Steve Blake Lonny Baxter and William and Mary's Sherman Rivers

Over the top: Steve Blake and Lonny Baxter (35) fight William and Mary's Sherman Rivers for second-half rebound. (Sun photo by Gene Sweeney Jr. / December 27, 2001)

COLLEGE PARK - There's a term in psychology that can be used to describe what Maryland applied to William and Mary last night: misplaced aggression.

Eager to wipe away the memories of an ugly 16-point loss to then-No. 22 Oklahoma last Friday, the eighth-ranked Terps overcame a sluggish first half to thump the Tribe, 103-75, at Cole Field House.

The sourness of last week's upset motivated some Maryland players last night.

"We took out a lot of our frustration," said forward Chris Wilcox, who had 11 points, four rebounds and two blocks. "Coming off a loss like that [72-56 setback at Oklahoma], the only thing to do is come out hard."

Guard Juan Dixon, who recorded 19 points and nine assists, echoed that sentiment, adding that the loss "got us out of our rhythm, but this is the time to get it back. This is the time when it counts."

The Terps established their dominance by relying on their speed at the guard position and inside bulk to improve to 9-2 and extend the nation's longest home winning streak against nonconference opponents to 83. Maryland hasn't lost a nonconference game at Cole Field House in 12 years.

Forward Byron Mouton matched Dixon for team scoring honors with 19 points, including nine of 12 free throws. Guard Drew Nicholas chipped in with 14 points on 5-for-8 shooting.

Equally impressive was the contribution from the Maryland post players. Center Lonny Baxter registered 12 points, 10 rebounds and three blocks, and reserve forward Ryan Randle had nine points and nine rebounds.

Forward Adam Hess, playing in his first game since transferring from Eastern Michigan and sitting out last season, led the Tribe (3-6) with a career-high 21 points and five rebounds.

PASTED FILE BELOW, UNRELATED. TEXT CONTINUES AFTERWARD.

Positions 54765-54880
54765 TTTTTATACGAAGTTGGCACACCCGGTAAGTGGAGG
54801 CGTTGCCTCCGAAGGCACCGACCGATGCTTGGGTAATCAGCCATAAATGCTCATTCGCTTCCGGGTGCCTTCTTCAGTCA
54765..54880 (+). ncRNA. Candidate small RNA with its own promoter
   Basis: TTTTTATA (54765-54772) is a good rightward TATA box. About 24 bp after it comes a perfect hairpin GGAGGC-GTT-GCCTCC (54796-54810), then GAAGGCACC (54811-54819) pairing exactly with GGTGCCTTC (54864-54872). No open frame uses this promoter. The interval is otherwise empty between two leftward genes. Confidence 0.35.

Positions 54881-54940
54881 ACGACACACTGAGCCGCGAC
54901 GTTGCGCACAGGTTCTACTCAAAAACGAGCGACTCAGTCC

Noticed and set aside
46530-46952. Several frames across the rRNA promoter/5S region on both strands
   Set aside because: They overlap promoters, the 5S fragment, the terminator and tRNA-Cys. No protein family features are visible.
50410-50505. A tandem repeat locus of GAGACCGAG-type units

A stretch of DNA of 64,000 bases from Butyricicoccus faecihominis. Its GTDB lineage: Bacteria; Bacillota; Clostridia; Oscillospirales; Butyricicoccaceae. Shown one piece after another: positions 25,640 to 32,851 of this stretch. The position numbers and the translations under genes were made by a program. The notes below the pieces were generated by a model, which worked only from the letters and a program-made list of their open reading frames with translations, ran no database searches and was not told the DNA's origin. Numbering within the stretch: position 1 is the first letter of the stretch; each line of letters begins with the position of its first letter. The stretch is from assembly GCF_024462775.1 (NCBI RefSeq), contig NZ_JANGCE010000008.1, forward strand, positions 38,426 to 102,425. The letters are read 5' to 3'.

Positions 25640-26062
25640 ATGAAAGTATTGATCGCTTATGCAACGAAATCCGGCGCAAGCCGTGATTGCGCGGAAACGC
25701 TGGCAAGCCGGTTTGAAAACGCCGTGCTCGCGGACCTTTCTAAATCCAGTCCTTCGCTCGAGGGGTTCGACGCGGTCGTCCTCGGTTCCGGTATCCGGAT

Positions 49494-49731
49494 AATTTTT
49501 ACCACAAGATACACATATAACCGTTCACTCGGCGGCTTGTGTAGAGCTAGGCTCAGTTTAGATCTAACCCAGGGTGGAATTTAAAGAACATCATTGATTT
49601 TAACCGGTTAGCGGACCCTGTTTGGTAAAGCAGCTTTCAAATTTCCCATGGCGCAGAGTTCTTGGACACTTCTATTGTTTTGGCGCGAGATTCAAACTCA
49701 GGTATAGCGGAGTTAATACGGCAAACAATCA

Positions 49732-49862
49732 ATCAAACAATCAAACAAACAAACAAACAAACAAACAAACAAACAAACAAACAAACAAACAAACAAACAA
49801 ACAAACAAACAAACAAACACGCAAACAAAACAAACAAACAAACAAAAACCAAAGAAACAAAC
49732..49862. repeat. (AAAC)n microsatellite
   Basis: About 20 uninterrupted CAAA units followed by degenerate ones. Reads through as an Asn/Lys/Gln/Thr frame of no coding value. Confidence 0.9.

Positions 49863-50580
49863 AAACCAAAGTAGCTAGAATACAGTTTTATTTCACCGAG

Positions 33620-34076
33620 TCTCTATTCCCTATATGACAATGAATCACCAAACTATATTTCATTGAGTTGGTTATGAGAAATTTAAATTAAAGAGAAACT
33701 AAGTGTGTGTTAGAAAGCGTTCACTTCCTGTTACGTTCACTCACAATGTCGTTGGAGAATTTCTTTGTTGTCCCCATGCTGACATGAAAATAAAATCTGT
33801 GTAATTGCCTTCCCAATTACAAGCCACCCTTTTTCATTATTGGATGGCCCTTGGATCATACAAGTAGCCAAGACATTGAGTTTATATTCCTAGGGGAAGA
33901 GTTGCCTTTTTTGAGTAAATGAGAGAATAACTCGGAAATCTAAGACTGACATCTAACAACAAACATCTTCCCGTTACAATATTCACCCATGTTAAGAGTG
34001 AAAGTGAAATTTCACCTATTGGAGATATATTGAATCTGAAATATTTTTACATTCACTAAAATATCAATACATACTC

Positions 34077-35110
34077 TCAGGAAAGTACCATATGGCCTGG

The Terps claimed their 12th straight win over the Tribe and lead the series 22-8.

William and Mary, playing for the first time since Dec. 2, tried to stay close with shots from behind the three-point arc, but it connected on only nine of 35 attempts. Maryland was more proficient, hitting 13 of 24 from three-point range.

The Tribe also proved to be turnover-prone as it coughed up the ball 17 times, compared to 11 for the Terps. Maryland coach Gary Williams said the pressure was a marked improvement from the game at Oklahoma.

"We played good defense against Oklahoma, but they shot 40 percent and we didn't force anything," he said. "Tonight was an emphasis on creating some things."

William and Mary missed its first five shots and committed five turnovers in the first 4:12. The Terps used that time to build a 9-2 advantage.

But Maryland became lackadaisical, seemingly content to take long-range jumpers without following its shots for rebounds. Accordingly, the Tribe mounted runs of 10-4 and 4-0 to trim the Terps' lead to 21-19 with less than 10 minutes left in the half.

A three-pointer and two free throws by Nicholas and three free throws by Mouton helped Maryland regain a sizable lead at 31-24 with 7:18 left.

Maryland closed out the half with a 9-0 run for a 50-35 lead.

The second half was Maryland's cue to pull away. The Tribe never got closer than 15 points, at the 14:11 mark, and the Terps toyed with a 30-point margin late in the game before winning by 28.

Wm. and Mary Min FG FT Reb A F Pt